Surf Results / dailey

Big Talbot Island’s Blackrock Trail; By Cecelia Dailey

The locals call it “lava beach”—a misnomer which leads some to believe the unique formation found here are igneous in origin. But these mystifying “black rocks” crumble to the touch, staining the hands, feeling gritty with sand. Although many are black, these “rocks” are sometimes light colored, deep red or burnt brown.

Captain Sams Spit, Kiawah Island; By Cecelia Dailey

Since 2008, concerned citizens and environmental organizations have opposed the development of Captain Sams Spit, Kiawah Island, South Carolina.

Part 2: Excursions in Cape Romain; By Cecelia Dailey

Through a series of excursions, I bring to you some ground-truthing in Cape Romain National Wildlife Refuge, SC as an amateur naturalist.

Cape Romain – Part 1: Decoding the structure of Cape Island; By Cecelia Dailey

Cape Romain is South Carolina’s only cape and its most erosional coast. Change is happening rapidly here.

Cape San Blas, Florida; By Celie Dailey

On the Apalachicola River Delta, Cape San Blas is part of a barrier island chain along Florida’s northwest coast that stretches westward, across the bay of Mobile, AL.

Asilah, Morocco: A Coastal Town Seeking Modernity; By Celie Dailey

Asilah is a beautifully revived town on the Atlantic coast of Morocco whose medina is white washed every year in preparation for its annual arts festival. Outside the medina walls lapped by ocean tides, there is a craggy shore with bright green algae growing on its eroded rocks. To the north, there are wide, flat sandy beaches but to the south, cliffs and caves are found on shoreline.

Ancient La Caleta Beach and Cove; By Cecelia Dailey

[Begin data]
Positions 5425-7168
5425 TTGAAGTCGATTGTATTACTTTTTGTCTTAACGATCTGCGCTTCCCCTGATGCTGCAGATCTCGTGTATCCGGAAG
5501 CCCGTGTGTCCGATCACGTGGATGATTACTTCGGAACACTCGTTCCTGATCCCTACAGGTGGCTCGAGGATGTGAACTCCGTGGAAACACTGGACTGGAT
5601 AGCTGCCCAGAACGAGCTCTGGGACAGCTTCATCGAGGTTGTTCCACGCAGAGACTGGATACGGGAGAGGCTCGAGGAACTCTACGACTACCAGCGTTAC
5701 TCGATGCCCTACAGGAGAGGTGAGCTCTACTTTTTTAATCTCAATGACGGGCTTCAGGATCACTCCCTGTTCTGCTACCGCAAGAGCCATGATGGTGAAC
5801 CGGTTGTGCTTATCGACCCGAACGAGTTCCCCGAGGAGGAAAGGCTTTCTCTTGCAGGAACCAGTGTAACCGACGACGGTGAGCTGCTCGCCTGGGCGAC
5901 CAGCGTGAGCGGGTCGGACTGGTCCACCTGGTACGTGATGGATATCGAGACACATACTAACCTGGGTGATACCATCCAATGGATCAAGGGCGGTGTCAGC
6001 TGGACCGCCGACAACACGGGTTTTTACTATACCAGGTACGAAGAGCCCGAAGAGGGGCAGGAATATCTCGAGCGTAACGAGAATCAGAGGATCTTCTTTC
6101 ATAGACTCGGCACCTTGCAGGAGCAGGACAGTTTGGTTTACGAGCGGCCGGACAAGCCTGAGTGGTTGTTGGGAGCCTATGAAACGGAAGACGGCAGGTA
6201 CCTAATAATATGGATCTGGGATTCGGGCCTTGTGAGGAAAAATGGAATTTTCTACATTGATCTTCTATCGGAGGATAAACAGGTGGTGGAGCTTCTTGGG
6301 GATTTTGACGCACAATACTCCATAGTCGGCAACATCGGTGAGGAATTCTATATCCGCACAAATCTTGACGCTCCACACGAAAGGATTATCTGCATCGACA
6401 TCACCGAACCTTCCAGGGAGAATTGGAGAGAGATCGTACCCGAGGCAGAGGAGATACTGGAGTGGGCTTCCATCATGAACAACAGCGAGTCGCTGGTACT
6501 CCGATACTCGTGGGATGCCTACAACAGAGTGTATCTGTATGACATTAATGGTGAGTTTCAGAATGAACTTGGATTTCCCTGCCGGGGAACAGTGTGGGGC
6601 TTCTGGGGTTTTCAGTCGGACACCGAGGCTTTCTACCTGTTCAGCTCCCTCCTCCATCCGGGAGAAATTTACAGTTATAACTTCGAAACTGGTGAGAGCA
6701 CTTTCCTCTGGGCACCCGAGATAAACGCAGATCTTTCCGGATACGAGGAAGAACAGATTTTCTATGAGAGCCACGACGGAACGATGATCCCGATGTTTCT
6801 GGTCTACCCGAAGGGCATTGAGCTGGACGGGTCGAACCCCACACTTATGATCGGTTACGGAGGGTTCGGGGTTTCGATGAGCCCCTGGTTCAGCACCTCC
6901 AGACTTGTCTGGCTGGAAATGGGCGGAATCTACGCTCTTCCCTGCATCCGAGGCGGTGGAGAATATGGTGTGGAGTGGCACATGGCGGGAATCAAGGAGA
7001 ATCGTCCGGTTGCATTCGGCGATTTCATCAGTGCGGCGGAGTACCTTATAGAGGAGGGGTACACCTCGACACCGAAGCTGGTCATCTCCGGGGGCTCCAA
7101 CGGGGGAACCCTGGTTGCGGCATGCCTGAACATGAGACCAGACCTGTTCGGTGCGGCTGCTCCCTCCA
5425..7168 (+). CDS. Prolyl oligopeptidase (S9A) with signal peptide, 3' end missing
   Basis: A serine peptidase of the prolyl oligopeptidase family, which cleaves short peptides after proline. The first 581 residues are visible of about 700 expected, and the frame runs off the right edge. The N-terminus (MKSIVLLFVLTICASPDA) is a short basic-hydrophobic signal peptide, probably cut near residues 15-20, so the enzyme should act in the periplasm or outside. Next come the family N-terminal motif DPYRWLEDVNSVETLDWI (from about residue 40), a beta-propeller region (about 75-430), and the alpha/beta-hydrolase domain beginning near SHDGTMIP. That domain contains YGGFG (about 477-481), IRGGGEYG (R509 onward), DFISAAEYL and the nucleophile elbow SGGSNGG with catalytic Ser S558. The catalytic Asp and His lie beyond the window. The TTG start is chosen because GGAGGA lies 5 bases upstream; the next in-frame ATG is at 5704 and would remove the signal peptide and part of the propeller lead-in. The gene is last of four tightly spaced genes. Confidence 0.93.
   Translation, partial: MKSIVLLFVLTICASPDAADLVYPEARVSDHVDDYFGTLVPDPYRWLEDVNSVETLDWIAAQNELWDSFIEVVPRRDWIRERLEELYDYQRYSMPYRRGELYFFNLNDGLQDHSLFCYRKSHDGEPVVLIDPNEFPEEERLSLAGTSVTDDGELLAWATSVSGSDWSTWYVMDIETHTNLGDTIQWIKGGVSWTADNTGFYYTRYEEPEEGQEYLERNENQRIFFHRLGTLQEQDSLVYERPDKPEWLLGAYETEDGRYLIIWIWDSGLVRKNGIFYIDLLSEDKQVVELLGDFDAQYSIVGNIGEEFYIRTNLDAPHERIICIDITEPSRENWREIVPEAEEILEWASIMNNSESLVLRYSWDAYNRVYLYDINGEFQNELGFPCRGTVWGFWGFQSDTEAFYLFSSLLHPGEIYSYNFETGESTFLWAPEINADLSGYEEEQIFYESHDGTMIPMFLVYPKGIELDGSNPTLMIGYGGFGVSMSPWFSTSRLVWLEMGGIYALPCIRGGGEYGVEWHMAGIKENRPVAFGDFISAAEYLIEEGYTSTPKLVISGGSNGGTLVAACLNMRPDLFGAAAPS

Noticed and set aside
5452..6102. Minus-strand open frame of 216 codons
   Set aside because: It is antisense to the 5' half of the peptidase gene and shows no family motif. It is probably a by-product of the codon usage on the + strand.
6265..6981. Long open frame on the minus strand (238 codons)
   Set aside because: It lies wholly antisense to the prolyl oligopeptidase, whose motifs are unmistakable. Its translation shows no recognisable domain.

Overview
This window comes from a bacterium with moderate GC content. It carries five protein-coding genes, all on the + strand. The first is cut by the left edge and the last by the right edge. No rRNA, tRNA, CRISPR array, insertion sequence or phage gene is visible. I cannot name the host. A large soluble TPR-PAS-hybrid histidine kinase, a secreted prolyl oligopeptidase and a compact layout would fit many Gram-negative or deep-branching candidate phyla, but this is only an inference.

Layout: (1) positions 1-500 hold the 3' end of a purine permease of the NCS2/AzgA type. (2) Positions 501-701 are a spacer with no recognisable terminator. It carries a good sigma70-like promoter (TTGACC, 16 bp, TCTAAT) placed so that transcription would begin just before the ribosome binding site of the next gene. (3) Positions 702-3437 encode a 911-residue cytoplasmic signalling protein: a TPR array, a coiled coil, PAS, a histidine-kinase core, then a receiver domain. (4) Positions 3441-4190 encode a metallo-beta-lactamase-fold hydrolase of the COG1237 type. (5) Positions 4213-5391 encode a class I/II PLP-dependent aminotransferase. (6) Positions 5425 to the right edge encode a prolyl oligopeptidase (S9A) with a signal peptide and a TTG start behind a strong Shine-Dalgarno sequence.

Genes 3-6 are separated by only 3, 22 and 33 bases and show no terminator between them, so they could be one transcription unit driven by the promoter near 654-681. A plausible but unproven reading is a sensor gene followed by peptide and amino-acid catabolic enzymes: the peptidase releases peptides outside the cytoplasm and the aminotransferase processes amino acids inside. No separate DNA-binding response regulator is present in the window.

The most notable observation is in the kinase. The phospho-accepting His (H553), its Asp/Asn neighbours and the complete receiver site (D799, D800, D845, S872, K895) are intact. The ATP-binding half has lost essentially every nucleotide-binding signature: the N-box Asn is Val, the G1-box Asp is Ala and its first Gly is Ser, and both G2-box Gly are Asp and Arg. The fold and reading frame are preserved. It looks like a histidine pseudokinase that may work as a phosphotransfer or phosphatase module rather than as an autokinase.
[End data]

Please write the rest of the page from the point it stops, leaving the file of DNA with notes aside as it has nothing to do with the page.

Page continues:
From the south, the route to the ancient city of Cadiz moves through rolling hills lined with windmills, then miles of estuary and flooded fields along the Andalusian coast of Spain. Abandoned and living mouths of alluvial rivers deposit sediment to the ocean and along the shore here.

Morris Island Lighthouse & the Moving Beach; By Celie Dailey

Morris Island Lighthouse is now located over 1,500 feet out to sea on a sand shoal surrounded by a small seawall. The relatively deep 35-foot foundation of the spindle has allowed it to continue standing as the land moved out from under it. Originally constructed a quarter-mile behind the beach, the lighthouse has survived storms, rising sea level, and barrier island migration since 1876.

Charleston’s vulnerable future, through the eyes of an artist; By Celie Dailey

Artist Mary Edna Fraser lives on an intertidal creek in Charleston, South Carolina. Although having depicted coastal regions around the world, it is this landscape that she knows best. Much of the city of Charleston lies at about eight feet above sea level and when high tide combines with a little rain, flooding is rampant all over the city.

More / Beach Of The Month

The end of the world’s most famous beaches; By Orrin H. Pilkey and J. Andrew G. Cooper

September 1st, 2019

In celebration of Coastal Care’s 10 Year Anniversary, we are republishing an acclaimed selection of the most popular Beach Of the Month contributions of the decade.